Please, let’s not any of us, in our pride – and we can be proud, right? – get to a place of thinking we are immune from false teaching, or that we cannot be tempted to believe what is false. This is a weighty subject and it is applicable to each one of us. We all have philosophies for living that we are bent toward, that we can easily gravitate toward, that may lead us into a way of living that is not God’s design for us, or that can lead us to judge others because they are not following what we think is biblical when in fact it may not be at all. We can all be driven to these things. I mean we may all have inward desires that may lead us to believe things that are not true according to God’s Word.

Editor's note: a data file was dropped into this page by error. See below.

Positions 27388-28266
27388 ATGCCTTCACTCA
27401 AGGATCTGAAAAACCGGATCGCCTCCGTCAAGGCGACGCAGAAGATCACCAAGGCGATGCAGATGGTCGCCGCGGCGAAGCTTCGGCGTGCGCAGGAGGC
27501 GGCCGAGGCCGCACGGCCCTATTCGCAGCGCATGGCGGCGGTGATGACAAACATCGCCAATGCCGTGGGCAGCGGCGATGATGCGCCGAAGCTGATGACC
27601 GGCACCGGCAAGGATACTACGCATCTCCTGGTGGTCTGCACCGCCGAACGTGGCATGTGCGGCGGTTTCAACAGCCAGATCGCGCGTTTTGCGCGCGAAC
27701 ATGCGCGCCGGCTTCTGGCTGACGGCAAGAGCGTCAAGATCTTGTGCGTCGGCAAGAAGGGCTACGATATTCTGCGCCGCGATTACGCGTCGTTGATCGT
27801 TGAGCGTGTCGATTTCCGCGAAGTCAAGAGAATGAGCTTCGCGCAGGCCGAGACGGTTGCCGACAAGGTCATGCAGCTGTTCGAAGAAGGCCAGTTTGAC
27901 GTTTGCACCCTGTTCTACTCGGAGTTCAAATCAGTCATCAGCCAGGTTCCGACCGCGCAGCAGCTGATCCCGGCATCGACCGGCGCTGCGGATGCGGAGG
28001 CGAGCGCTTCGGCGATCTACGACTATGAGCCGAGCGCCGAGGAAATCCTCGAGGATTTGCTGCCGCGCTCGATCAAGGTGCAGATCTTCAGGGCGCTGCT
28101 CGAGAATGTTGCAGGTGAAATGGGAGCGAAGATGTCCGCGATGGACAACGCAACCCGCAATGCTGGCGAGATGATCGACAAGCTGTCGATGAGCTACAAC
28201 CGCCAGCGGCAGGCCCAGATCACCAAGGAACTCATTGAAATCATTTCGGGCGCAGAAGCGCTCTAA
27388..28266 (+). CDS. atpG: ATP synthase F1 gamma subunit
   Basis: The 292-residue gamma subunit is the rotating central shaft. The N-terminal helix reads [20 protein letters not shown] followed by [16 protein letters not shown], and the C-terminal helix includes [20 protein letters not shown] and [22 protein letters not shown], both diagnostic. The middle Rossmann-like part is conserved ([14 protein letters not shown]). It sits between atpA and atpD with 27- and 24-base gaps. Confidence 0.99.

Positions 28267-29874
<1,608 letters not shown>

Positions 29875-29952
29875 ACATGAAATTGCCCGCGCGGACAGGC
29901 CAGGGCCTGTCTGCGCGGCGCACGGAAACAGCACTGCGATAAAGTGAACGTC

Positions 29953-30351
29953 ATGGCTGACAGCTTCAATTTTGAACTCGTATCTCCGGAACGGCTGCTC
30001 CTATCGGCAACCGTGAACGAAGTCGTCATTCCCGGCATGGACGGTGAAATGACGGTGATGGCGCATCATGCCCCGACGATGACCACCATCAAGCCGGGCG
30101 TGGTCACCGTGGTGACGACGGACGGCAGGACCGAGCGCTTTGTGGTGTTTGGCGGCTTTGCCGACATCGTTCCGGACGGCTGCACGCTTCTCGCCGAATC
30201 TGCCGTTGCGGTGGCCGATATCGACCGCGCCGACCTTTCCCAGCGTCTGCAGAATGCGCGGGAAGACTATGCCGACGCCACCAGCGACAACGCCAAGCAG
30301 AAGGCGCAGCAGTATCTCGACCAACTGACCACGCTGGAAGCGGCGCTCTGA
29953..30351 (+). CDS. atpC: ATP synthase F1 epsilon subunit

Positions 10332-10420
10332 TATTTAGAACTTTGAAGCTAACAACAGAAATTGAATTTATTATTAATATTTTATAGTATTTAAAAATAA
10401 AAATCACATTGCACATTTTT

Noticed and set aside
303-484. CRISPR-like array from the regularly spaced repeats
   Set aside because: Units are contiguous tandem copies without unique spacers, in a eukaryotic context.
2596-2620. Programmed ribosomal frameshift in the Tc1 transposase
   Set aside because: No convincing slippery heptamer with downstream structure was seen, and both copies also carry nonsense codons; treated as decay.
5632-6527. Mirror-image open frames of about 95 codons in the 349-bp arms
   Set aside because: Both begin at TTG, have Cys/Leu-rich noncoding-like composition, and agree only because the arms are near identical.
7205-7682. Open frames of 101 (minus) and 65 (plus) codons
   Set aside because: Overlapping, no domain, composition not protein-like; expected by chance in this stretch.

For example, you may be easily given to be fearful. Maybe you are a person that has lived with a certain level of fear for most of your life. Maybe as a parent you are fearful of how your kids will turn out and fearful over how outside influences may infect them. Fear is a powerful driver. If fear controls us then we may become susceptible to many types of false teaching. We may develop a way of life that leads to a bunker mentality, for instance, a sheltering that leaves no room for evangelism, or service to families who may not have the same convictions. We may even sense that God is not sovereign, that He is unable to care for us. And so we as parents must be careful not to buy into what plays to our fears. If fear is what most often drives our lives and decisions, to direct our path, to lead us in its way, then it has become our god. It is happy to be our god. And so false teachers can play on that, knowing that most people struggle with fear at least in some way. And so whole doctrines can be developed where things are promised to relieve fear. And out of desperation, we may just buy into it, do anything, believe anything to get relief.